Sugar shortage in Uganda?
Sweet toothed Ugandans have endured a sour three months, as the country faces an acute sugar shortage, while the price of the commodity has risen by more than 200 percent.
The price of sugar is expected to keep the upward trend, raising fears that Ugandans may soon embark on street protests and riots to force down the prices.
It is suspected that some “unscrupulous” politicians and businesses are speculatively hoarding large quantities of sugar so they can sell it at high prices.
Fearing a worsening of the sugar shortages, the government has allowed some businesses to start importing sugar to curb the deficit.
In April and May Uganda experienced riots which led to the police allegedly killing at least nine people, as the force attempted to restrain violent demonstrators.
Only four months ago, a kilogramme of sugar was 2000 Uganda Shillings, equivalent to around US$1.
However, the price has more than tripled and one kilogramme is sold for between 6000 and 8000 shillings, equivalent to between US$2 and US$3.
Uganda’s president, Yoweri Museveni has spoken out against hoarding, warning politicians against getting involved in the illegal practice.
”I have been made to understand that some politicians are buying sugar from sugar factories at around 2000 shillings per and selling it at over 5000 per kilo.
That should stop,” he said in a televised address to the nation.
A legislator, Anna Maria Nankabirwa concurred with Museveni, arguing that rich politicians could be responsible for the shortages.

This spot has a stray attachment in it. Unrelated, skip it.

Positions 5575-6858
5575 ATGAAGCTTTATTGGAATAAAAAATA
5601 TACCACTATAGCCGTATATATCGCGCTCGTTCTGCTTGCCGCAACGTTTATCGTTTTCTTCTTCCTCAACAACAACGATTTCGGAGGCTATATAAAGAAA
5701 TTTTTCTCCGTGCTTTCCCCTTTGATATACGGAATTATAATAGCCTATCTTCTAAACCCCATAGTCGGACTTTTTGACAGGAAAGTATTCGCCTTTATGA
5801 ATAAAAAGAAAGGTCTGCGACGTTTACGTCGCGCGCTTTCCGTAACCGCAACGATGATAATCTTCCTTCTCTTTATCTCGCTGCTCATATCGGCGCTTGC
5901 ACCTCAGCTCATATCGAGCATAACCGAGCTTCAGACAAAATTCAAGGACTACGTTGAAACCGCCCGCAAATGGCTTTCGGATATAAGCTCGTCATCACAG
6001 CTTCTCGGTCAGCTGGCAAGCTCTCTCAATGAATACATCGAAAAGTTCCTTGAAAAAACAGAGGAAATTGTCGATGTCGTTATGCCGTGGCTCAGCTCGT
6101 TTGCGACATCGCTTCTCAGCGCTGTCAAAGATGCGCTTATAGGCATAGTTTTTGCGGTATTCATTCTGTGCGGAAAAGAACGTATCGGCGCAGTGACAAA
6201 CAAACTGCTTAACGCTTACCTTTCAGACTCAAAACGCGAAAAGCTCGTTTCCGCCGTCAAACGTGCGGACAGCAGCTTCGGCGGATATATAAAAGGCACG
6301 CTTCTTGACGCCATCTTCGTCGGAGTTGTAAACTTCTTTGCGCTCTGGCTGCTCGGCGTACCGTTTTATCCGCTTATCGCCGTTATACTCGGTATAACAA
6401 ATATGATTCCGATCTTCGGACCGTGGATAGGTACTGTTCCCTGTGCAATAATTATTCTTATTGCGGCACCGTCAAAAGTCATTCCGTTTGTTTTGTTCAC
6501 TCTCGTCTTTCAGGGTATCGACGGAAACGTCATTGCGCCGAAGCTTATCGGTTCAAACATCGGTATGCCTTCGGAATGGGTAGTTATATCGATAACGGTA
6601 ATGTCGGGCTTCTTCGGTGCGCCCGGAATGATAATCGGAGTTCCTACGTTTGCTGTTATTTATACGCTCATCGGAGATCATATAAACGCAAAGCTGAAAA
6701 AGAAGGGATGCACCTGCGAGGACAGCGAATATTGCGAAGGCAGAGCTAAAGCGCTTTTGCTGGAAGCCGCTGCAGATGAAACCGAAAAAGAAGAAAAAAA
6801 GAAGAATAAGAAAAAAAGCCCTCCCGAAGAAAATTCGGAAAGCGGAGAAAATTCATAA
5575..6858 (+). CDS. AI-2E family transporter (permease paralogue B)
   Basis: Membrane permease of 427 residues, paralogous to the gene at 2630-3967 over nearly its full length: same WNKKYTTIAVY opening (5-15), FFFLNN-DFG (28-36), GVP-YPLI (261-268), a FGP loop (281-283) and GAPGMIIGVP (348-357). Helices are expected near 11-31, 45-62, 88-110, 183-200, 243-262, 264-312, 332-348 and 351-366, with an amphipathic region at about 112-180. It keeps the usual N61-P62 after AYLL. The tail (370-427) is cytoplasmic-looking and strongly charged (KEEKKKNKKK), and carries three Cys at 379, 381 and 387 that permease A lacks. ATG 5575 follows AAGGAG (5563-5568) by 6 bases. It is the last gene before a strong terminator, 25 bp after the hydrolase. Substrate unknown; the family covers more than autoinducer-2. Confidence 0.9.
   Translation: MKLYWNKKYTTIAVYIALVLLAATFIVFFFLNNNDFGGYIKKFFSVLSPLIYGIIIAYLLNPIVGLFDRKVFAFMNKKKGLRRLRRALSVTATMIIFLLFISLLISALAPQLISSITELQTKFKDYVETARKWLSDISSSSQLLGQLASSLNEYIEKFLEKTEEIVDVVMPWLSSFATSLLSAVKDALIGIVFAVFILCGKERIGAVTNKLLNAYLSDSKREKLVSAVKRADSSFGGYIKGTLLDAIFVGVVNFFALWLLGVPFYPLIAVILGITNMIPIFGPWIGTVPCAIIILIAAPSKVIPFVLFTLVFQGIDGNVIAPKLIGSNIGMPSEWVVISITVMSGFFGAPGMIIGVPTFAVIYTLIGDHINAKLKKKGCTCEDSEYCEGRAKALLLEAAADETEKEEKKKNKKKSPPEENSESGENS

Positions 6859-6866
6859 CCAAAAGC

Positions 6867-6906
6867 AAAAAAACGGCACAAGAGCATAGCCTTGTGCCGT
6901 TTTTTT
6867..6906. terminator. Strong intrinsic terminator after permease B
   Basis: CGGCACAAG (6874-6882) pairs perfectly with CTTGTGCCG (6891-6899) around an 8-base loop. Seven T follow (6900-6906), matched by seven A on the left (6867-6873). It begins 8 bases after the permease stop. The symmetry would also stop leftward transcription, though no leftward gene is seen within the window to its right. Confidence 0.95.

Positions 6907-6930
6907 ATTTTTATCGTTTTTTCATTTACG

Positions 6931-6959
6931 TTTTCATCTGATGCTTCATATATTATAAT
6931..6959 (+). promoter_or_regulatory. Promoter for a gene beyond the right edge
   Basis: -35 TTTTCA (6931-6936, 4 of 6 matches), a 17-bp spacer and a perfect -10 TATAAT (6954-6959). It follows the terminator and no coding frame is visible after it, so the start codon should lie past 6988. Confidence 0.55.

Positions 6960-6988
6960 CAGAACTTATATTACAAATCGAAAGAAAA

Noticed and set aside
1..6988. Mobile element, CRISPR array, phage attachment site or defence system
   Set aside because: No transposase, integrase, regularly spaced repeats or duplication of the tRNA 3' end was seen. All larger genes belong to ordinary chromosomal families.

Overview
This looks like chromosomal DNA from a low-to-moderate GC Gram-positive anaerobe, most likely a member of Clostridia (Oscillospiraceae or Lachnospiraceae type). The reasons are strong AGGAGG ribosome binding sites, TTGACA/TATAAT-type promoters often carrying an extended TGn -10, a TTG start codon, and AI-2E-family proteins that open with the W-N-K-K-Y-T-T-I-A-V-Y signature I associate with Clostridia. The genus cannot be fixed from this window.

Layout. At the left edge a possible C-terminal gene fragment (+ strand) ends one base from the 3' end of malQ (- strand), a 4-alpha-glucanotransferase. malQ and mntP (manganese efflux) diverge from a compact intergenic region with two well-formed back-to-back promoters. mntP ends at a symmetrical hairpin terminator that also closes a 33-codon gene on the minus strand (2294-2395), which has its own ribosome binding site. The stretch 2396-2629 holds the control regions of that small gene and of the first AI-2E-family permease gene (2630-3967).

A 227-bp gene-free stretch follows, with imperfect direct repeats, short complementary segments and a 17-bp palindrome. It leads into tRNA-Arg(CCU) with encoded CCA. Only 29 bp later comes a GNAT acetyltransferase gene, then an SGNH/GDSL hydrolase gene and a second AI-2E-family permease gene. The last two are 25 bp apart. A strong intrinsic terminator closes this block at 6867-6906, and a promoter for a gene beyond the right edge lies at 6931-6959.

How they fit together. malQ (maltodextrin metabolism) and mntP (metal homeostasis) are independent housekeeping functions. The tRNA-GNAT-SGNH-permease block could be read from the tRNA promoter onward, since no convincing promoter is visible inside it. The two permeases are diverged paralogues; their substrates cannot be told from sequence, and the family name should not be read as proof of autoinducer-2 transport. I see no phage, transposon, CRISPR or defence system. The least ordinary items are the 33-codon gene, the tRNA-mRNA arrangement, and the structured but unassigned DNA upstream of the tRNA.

“Politicians, particularly the ministers, who have access to some funds, might be responsible for the escalating prices of sugar,” she said in an interview.
She alleged that politicians bought sugar from factories in bulk and then released smaller quantities onto the market to make demand higher than supply, in the process forcing the price up.??She requested the president and the government to discipline such politicians.??
Trade Minister, Amelia Kyambadde has said that all was being done to ensure that the price of sugar goes down so that Ugandans could afford it.
She also requested sugar factories to publicise factory prices and the recommended retail price.??
John Kisitu Kisajja 52, a peasant farmer said, “If the price of sugar does not go down, we will demonstrate and request the resignation of Museveni and his officials.”
“?Kisajja said the price of most essential commodities had risen “because businesses were claiming that since the sugar price had gone up, then they should also increase prices of other goods they sell, so they could get enough money to buy sugar.”